8 Managing athletes and active females experiencing RED-S
To manage RED-S in athletes it is necessary to address three things – increasing energy intake, reducing training load and allowing adequate recovery time (Scarr, 2019). However, putting interventions in place is harder than it sounds. The athlete will have to be central to the process and be willing and able to change. The coach and fellow athletes can be important when having conversations with the athlete and supporting them.
However, it is likely that professional help will be needed as well. This may be from a doctor or GP who can advise them and ask for blood tests to identify how much damage has occurred to the bones and hormone levels, but more often than not will require input from a sports physician (doctor), a sports nutritionist, and a sport psychologist. Using a team approach to manage RED-S is discussed in Activity 3.
Activity 3 Developing a team approach
Listen to the audio clip where Dr Kate Ackerman, a researcher in RED-S, explains an approach to manage RED-S.
Then answer the following question:
- What is Dr Ackerman’s top tip for addressing low energy availability?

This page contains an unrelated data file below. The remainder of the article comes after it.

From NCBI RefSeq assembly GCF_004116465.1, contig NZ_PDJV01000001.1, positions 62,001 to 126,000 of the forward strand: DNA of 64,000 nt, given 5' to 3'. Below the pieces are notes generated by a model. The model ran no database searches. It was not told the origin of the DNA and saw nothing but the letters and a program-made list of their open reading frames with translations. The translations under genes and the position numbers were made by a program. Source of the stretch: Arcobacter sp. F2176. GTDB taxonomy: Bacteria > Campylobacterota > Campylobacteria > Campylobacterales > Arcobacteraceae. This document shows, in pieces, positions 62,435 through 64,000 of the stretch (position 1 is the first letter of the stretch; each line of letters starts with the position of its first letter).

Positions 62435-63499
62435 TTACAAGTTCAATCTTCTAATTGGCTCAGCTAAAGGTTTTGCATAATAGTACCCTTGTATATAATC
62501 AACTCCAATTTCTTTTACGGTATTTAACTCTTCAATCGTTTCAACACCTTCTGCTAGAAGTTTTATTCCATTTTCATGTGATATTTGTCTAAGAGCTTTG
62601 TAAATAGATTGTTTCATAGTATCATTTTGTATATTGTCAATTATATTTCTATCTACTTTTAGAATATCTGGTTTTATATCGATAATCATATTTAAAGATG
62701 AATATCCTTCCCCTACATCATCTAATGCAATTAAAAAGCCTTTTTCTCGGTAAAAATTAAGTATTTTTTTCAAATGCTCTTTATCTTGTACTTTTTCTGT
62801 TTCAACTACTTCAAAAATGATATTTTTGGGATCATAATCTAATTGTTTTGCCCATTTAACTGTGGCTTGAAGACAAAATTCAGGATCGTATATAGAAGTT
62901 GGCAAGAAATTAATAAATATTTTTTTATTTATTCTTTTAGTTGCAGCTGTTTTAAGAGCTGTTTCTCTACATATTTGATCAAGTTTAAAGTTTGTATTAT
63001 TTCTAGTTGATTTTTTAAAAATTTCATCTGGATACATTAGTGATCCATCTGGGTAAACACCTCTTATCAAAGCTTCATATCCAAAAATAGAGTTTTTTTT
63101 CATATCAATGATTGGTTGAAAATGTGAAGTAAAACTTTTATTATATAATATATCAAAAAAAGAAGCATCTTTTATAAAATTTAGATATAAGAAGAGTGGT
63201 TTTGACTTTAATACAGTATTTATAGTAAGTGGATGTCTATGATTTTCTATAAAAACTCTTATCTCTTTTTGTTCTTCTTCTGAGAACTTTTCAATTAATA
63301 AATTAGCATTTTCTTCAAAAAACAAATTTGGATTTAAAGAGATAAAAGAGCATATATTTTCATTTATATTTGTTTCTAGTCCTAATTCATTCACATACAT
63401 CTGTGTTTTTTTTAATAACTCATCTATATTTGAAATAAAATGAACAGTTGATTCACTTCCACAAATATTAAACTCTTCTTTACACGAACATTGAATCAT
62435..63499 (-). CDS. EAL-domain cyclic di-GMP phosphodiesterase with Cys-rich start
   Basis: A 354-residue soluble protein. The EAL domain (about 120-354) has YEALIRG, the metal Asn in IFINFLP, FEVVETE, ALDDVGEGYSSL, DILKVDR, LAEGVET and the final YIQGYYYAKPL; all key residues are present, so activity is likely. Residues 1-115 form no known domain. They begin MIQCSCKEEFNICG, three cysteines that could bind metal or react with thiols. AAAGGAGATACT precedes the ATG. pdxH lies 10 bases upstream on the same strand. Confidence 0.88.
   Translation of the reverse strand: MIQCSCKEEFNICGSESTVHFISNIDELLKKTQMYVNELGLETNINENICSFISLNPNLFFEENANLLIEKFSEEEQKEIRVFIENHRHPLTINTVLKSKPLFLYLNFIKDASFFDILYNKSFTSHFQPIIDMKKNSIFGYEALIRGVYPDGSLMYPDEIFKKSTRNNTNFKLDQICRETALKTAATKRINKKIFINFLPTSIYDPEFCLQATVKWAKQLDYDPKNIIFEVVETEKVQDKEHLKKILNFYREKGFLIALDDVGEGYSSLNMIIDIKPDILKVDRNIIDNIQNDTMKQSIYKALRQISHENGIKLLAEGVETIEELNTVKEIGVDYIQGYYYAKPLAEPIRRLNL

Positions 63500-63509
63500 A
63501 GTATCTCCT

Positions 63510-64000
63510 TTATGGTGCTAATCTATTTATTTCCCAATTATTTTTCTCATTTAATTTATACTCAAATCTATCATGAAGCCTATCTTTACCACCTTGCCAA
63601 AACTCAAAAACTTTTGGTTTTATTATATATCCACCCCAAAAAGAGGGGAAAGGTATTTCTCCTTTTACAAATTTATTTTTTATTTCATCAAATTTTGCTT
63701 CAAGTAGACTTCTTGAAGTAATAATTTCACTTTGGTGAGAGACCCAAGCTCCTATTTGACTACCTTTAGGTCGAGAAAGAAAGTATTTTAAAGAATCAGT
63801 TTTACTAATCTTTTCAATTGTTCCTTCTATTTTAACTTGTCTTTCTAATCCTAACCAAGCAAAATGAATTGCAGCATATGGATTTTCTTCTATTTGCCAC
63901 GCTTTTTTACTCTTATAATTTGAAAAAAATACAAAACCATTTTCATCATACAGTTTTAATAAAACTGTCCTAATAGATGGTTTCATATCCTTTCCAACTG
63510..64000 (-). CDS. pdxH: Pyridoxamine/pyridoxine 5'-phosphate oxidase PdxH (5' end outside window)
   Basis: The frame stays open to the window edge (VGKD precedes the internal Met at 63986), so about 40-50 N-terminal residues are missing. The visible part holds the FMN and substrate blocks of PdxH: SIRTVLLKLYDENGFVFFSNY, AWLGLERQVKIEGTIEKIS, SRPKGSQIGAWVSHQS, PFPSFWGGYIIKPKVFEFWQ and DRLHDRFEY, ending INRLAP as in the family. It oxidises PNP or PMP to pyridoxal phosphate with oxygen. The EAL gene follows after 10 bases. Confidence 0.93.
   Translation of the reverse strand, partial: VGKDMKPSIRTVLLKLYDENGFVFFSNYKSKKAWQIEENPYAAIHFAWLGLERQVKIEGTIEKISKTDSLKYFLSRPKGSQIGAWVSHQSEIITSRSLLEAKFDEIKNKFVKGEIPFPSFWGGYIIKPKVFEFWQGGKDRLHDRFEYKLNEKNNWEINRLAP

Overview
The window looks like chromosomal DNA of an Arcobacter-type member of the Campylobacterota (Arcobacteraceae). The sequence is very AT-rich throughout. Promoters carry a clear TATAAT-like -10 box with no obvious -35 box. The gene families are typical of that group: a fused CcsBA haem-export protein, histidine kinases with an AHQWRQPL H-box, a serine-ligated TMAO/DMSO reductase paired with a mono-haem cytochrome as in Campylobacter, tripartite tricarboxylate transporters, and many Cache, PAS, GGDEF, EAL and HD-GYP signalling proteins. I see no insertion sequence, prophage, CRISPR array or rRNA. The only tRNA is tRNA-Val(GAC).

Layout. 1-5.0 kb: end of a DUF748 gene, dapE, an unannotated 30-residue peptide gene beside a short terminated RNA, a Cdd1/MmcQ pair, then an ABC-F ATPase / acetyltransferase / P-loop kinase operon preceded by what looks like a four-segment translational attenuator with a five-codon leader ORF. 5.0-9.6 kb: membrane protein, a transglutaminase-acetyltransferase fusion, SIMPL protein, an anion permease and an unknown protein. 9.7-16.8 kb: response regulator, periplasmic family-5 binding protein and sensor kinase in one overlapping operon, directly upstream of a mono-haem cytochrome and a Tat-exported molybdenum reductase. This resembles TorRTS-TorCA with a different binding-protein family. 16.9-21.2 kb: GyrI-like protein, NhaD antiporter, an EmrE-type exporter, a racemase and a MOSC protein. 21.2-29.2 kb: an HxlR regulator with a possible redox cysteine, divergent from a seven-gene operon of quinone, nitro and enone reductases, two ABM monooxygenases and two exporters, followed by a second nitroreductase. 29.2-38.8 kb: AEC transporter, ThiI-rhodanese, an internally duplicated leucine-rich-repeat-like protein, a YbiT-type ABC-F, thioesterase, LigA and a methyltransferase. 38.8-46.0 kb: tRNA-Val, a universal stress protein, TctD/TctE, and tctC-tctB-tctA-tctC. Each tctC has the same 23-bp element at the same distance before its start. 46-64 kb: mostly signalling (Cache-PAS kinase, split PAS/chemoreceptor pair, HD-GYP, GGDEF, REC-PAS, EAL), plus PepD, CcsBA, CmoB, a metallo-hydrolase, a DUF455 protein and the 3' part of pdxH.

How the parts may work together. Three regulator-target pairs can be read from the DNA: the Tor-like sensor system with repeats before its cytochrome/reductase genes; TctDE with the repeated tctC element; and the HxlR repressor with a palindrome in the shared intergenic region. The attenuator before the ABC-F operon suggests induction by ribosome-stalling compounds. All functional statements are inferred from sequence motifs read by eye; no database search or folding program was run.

: listen from 09:00 (‘Can you give us some of your tips …’) to 10:26 (‘… to make them a better athlete’).
Dr Ackerman emphasises the importance of developing a team approach as it is unlikely that a coach will have all the expertise the athlete needs. In particular the team should include a sports nutritionist or dietician and a sport psychologist. The sports nutritionist to advise on how to get sufficient calories back into the body to match how many calories the athlete is using up and the sport psychologist to support them with psychological techniques and manage any stress or anxiety.
Dr Ackerman also stressed it is important to emphasise how lucky the athlete is to have all this support around them to help them become healthy again and back playing the sport they love. This support can include family, friends and fellow athletes as well as the professionals helping them.